The doctrine of election of remedies “refers to situations where an individual pursues remedies that are legally or factually inconsistent.” Artis v. Norfolk & Western Railway Company, 204 F.3d 141 (4th Cir.2000). As PBGC contends, the doctrine requires a plaintiff to make an election between seeking rescission of a contract and damages for breach of the contract. Winant v. Bostic, 5 F.3d 767, 776 (4th Cir.1993). However, such is not the case here. Sections 1109 and 1362 allow for independent claims to be asserted when a plan's fiduciary duty has been breached and when the plan has been terminated with insufficient funds. “It must be remembered that the purpose of the statute is not to bail out the employer, but to protect the plan participants.” Pension Ben. Guaranty Corp. v. Alloytek, Inc., 924 F.2d 620, 626 (6th Cir.1991). The “credit” the district court created was to prevent double recovery, while still enforcing the intent of Congress in allowing the independent liabilities and judgments to be pursued. Alexander v. Gardner-Denver Co., 415 U.S. 36, 51, 94 S.Ct. 1011, 39 L.Ed.2d 147 (1974) (acknowledging that the doctrine of election of remedies need not be invoked to prevent a party from recovering more than it is entitled to recover). A finding that the doctrine of election of remedies bars recovery in this case would be misplaced.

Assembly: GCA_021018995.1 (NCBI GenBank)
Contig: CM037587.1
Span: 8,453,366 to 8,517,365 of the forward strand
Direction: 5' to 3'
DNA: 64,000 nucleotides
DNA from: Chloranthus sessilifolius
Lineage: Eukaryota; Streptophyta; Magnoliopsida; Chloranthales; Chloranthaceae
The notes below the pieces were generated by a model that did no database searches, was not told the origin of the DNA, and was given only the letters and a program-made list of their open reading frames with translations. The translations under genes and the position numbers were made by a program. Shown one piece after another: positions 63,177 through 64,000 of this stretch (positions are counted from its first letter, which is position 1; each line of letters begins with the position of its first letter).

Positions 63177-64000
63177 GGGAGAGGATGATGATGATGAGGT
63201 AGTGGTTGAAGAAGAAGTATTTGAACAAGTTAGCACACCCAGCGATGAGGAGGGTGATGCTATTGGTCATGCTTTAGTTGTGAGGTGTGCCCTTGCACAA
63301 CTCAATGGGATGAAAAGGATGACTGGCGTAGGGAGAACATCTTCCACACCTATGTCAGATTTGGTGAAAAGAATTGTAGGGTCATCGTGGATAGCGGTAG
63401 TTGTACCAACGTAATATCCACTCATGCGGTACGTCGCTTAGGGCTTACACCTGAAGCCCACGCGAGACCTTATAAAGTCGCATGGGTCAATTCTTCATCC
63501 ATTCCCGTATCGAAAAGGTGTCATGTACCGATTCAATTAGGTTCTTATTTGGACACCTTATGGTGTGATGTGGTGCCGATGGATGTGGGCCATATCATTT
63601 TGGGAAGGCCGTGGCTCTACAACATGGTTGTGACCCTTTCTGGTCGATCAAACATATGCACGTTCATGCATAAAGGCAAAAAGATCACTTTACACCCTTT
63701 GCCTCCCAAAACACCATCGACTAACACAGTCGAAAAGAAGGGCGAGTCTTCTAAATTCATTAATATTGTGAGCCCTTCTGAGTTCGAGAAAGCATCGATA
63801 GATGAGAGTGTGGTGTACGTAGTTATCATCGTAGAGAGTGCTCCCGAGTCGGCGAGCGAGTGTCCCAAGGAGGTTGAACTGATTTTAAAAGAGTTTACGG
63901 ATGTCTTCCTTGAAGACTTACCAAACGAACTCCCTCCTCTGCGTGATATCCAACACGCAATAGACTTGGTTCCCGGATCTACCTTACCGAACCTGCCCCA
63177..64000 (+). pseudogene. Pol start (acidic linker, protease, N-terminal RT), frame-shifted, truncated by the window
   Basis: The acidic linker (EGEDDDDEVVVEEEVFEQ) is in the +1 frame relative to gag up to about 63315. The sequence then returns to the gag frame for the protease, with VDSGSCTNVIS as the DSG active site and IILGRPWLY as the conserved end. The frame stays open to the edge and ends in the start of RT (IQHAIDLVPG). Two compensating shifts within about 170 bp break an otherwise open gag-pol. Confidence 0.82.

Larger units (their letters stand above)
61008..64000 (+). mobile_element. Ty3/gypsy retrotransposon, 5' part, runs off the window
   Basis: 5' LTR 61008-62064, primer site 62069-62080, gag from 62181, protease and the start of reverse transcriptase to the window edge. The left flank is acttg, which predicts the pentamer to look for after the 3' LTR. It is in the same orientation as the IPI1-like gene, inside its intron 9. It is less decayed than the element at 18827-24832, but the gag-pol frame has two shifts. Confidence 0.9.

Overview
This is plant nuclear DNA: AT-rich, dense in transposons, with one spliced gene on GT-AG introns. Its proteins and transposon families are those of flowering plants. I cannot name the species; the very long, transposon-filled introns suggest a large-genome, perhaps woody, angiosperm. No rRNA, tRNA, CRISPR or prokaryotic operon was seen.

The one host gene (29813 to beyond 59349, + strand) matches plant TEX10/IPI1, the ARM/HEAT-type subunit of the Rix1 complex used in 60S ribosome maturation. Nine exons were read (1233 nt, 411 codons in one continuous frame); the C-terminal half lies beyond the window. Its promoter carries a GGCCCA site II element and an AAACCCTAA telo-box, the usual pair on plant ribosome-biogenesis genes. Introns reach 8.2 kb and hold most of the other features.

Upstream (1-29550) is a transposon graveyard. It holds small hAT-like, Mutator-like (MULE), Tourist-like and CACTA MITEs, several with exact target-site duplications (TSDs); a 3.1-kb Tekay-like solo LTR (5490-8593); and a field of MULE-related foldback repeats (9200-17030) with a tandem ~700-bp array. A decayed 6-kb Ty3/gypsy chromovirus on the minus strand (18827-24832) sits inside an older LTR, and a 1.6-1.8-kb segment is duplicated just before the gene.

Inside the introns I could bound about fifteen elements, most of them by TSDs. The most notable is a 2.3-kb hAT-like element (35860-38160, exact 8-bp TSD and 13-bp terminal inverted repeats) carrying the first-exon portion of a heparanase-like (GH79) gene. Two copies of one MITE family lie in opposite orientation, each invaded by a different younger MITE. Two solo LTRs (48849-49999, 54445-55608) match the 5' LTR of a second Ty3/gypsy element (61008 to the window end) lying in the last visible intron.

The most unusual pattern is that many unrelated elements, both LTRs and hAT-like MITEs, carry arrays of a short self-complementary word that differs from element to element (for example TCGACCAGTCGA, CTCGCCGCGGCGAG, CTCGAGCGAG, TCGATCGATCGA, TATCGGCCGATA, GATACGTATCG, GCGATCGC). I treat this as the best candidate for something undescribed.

The Beverleys claim that the district court erroneously held that Martha Beverley intended to form the alleged Beverley Partnership with her husband, for the leasing of their jointly owned real property11 to Don's Trucking despite insufficient facts to prove Martha Beverley's intent to form any alleged partnership. Thus, defendants claim that extending employer liability to Martha Beverley personally is inappropriate. PBGC contends that the district court correctly found that Martha Beverley and Don Beverley were partners in the leasing business, an unincorporated trade or business in the controlled group of Don's Trucking, and as such were jointly and severally liable with Don's Trucking for employer liability.